Neuroscience researchers are beginning a clinical trial, involving 150 stroke patients, of a new electronic device that they hope could help recover movement and control of the patients’ hands.

The researchers from Newcastle University are working with colleagues at the Institute of Neurosciences, Kolkata, India, on the trial, which aims to see whether the device could lead to improved hand and arm control.

“We have developed a miniaturized device which delivers an audible click followed by a weak electric shock to the arm muscle to strengthen the brain’s connections. This means the stroke patients in the trial are wearing an earpiece and a pad on the arm, each linked by wires to the device so that the click and shock can be continually delivered to them,” explains Stuart Baker, professor of Movement Neuroscience at Newcastle University, who is leading the trial, in a media release from Newcastle University.

“We think that if they wear this for 4 hours a day we will be able to see a permanent improvement in their extensor muscle connections which will help them gain control on their hand,” adds Baker, senior author of a study about the device, published recently in The Journal of Neuroscience.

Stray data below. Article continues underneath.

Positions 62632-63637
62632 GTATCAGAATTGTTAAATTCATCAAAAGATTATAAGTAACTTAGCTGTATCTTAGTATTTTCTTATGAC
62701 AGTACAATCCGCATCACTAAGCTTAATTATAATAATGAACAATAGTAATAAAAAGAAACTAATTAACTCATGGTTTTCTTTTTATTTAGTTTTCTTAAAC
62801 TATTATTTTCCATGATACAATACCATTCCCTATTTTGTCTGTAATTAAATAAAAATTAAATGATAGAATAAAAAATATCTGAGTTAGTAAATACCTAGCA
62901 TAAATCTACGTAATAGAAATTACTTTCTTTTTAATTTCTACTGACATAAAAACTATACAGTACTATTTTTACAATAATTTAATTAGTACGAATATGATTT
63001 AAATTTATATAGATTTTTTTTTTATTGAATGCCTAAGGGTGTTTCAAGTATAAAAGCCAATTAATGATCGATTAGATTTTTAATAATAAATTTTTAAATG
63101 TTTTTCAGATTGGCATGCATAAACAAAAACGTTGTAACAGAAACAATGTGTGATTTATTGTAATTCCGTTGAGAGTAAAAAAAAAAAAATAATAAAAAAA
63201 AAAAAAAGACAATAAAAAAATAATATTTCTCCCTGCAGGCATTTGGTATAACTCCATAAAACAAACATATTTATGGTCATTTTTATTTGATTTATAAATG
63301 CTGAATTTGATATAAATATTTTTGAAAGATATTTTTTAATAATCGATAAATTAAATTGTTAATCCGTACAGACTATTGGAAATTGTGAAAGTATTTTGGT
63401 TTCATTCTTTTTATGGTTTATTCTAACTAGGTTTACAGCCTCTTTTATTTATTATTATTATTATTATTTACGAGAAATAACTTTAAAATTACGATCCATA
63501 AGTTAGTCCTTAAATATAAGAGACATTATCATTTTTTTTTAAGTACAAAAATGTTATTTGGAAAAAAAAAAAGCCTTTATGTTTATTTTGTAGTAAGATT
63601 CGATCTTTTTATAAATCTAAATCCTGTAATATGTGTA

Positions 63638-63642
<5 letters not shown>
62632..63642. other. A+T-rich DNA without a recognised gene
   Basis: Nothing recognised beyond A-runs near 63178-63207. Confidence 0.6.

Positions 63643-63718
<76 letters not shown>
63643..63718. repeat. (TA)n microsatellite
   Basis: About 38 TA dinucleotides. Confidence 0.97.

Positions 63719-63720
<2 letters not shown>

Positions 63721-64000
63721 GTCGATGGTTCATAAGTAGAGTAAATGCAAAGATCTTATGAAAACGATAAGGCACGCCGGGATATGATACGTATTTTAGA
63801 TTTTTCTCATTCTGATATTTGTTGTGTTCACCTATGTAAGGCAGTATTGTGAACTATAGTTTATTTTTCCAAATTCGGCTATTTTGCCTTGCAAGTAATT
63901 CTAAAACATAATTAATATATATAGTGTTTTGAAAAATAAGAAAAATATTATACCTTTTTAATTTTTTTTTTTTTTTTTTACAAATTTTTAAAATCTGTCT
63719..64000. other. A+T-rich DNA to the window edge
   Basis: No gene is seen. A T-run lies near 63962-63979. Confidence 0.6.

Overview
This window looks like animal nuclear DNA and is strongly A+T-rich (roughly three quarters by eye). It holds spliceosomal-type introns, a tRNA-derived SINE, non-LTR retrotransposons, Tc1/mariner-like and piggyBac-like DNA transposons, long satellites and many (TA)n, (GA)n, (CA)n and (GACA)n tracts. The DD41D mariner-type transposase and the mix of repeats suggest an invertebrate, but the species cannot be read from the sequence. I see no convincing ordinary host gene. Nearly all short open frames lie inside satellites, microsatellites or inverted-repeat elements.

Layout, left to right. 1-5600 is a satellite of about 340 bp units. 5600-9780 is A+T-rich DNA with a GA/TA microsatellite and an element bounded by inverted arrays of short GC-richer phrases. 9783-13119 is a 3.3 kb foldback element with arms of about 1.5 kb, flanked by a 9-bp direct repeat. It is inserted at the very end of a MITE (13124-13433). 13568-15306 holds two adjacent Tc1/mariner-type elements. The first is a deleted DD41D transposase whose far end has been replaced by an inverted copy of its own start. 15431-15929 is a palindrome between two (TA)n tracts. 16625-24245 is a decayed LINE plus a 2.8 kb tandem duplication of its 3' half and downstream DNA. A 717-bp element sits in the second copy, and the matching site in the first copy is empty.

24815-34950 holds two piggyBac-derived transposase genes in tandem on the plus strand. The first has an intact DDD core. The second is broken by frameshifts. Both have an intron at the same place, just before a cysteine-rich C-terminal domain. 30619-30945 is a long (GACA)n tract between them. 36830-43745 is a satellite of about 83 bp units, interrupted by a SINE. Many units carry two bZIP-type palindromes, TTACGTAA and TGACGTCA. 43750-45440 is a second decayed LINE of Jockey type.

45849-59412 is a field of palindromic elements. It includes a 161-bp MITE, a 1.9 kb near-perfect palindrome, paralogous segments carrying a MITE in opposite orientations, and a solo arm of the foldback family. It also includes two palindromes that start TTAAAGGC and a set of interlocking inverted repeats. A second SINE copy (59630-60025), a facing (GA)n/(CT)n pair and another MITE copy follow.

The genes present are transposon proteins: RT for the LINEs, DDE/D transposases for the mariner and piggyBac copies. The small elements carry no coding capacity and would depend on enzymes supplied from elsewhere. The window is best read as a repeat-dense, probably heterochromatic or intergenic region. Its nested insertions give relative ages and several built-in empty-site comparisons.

This study is the researchers’ report regarding their testing of the device on primates and healthy human participants.

In the study, the release explains, the Newcastle University researchers report how they pair a click in a headphone with an electric shock to a muscle to induce the changes in connections either strengthening or weakening reflexes depending on the sequence selected. They demonstrated that wearing the portable electronic device for seven hours strengthened the signal pathway in more than half of the subjects (15 out of 25).

“We would never have thought of using audible clicks unless we had the recordings from primates to show us that this might work. Furthermore, it is our earlier work in primates which shows that the connections we are changing are definitely involved in stroke recovery,” Baker states.

[Source(s): Newcastle University, Newswise]

[Photo courtesy of Newcastle University]